How did you get into making films?
I am the one who does the still photography and Paula does the camera work on our films. We think that watching a film is a great way to engage an audience and get people involved in protecting wildlife. We love the challenge of making a watchable wildlife documentary.
Above: As two Colombian girls sing, Paula films them
Sometimes our films are about a particular animal, sometimes about a person or even a specific project. In addition to Vimeo, have produced a YouTube channel called the Condor’s Feather that showcases the films we made in South America.
Above: Filming a Colombian farmer
Making a film is a time-consuming business. We have to research the theme of the film, write a script, and find people to interview. It isn’t easy appearing in front of the camera. We were lucky to occasionally find people who performed really well, like Lucila in our films about Mar Chiquita and Arianna in our film about Los Amigos.
Then, we have to do the filming. It’s no good making a film about macaws if you haven’t got the footage. I am usually the presenter for the films so I had to learn the script and try to deliver it in front of the camera. Then it’s down to Paula to do the editing. All of this meant that our progress through South America was slow. We were not driving quickly from place to place. To make Tango in the Wind took a full year.
Did the pandemic pause your travel?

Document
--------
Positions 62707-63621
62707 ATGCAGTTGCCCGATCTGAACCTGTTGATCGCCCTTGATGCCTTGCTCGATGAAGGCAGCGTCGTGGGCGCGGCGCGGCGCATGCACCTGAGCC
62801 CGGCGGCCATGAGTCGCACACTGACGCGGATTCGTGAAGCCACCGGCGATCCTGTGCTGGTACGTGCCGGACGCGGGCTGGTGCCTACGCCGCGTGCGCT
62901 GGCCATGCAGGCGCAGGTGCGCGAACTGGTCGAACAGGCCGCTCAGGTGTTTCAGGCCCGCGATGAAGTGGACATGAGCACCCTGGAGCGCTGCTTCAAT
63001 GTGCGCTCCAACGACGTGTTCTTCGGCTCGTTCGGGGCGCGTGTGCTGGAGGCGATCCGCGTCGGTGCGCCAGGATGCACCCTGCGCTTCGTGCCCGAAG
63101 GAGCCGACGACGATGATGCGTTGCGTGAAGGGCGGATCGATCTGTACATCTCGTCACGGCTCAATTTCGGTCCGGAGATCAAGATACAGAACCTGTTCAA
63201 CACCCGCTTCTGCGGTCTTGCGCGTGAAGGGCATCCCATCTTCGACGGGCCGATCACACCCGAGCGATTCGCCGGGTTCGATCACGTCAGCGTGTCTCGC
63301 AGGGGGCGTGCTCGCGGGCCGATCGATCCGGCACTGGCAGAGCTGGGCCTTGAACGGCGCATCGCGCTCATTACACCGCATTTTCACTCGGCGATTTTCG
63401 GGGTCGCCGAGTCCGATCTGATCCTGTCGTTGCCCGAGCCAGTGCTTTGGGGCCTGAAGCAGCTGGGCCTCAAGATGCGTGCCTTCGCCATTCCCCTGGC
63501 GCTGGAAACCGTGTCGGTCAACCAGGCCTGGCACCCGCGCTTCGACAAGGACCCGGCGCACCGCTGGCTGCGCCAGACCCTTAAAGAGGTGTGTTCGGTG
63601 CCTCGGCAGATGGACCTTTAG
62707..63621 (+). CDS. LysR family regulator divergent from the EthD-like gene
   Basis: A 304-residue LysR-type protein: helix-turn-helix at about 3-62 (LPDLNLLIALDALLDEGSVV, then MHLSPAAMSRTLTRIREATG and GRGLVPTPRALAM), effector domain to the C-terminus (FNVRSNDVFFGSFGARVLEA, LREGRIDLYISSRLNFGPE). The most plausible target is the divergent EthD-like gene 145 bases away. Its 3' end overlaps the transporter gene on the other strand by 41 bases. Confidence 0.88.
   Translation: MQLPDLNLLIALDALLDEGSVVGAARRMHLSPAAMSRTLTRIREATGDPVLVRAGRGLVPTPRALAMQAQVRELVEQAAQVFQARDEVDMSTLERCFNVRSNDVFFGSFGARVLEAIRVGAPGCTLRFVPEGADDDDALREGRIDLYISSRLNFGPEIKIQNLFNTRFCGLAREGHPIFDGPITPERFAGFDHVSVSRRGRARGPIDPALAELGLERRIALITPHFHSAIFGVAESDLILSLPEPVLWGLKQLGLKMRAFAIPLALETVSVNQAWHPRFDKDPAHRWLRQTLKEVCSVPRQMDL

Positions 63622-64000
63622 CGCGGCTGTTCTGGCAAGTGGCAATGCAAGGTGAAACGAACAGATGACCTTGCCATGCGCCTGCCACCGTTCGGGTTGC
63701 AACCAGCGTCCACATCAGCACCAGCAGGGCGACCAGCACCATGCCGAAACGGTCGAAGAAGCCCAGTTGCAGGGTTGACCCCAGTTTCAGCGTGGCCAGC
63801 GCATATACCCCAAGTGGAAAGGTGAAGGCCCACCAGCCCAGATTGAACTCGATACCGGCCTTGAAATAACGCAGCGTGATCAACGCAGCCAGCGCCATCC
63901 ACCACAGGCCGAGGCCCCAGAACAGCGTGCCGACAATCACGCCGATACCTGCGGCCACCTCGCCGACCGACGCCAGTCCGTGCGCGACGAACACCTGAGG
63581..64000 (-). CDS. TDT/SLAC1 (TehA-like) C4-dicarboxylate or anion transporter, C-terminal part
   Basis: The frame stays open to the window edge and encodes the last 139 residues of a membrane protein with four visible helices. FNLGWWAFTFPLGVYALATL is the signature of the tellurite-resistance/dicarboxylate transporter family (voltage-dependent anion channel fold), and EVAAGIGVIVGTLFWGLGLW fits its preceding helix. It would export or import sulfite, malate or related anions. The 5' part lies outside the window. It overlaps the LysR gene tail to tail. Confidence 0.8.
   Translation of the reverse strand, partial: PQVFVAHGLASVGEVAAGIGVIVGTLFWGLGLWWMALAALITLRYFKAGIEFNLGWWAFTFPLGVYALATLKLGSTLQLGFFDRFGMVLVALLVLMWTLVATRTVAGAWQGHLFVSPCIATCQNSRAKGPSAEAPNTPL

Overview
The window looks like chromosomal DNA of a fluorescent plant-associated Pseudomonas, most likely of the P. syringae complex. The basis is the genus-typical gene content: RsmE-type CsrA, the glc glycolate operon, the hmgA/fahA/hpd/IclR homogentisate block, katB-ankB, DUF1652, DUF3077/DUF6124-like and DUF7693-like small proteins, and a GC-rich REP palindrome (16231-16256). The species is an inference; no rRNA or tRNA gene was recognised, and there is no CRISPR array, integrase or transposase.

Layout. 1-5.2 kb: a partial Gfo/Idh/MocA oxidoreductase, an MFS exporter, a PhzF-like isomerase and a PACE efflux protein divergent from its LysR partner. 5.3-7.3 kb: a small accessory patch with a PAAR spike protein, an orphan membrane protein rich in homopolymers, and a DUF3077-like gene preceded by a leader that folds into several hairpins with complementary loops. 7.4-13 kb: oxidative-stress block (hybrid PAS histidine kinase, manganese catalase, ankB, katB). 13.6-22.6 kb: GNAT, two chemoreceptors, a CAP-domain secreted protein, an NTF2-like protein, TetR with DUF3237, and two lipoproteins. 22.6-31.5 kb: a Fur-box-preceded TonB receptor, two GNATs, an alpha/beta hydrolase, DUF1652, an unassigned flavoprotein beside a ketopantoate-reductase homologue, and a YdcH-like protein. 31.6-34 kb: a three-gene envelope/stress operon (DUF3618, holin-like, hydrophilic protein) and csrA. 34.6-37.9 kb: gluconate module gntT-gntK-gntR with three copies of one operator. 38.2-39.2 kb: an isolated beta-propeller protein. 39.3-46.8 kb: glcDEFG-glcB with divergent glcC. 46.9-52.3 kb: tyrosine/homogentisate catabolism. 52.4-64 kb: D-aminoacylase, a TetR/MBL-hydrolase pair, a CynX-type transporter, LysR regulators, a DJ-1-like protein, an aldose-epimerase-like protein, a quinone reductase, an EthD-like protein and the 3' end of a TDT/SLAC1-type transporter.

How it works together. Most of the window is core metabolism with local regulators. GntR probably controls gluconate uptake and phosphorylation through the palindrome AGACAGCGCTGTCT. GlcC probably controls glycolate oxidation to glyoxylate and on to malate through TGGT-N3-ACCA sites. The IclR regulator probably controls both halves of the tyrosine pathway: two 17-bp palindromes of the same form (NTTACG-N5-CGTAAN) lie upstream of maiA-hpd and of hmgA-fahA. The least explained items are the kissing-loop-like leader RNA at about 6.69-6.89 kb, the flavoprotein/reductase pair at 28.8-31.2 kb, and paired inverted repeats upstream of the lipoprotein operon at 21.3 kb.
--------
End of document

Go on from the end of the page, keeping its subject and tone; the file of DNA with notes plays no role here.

After five years of being on the road, we had driven all the length of the Andes from Patagonia to the Caribbean coast of Colombia. We had a lot of video footage that needed editing and felt we could best do that back home.
We were lucky that we decided to do this shortly before the pandemic started. Many overlanders found themselves in real trouble when they couldn’t get home because of the Covid restrictions.
You are now back in England. Are you planning to go back to South America?
Our plans for the future are exciting. We want to carry on helping people enjoy and protect wildlife, but this time in North America. Our son lives in Ottawa so that will be our new base instead of Buenos Aires. We couldn’t export our Four Wheel and Toyota into Canada so we are on the lookout for a new rig! North America – Here We Come!
Editor’s Note: I really enjoyed listening to their podcast!
You can also learn more about Michael and Paula in this podcast hosted by Bird Banter. Feel free to follow Paula and Mike on their website, Instagram, YouTube and Vimeo. And don’t forget to check out their new book, The Condor’s Feather; Traveling Wild In South America.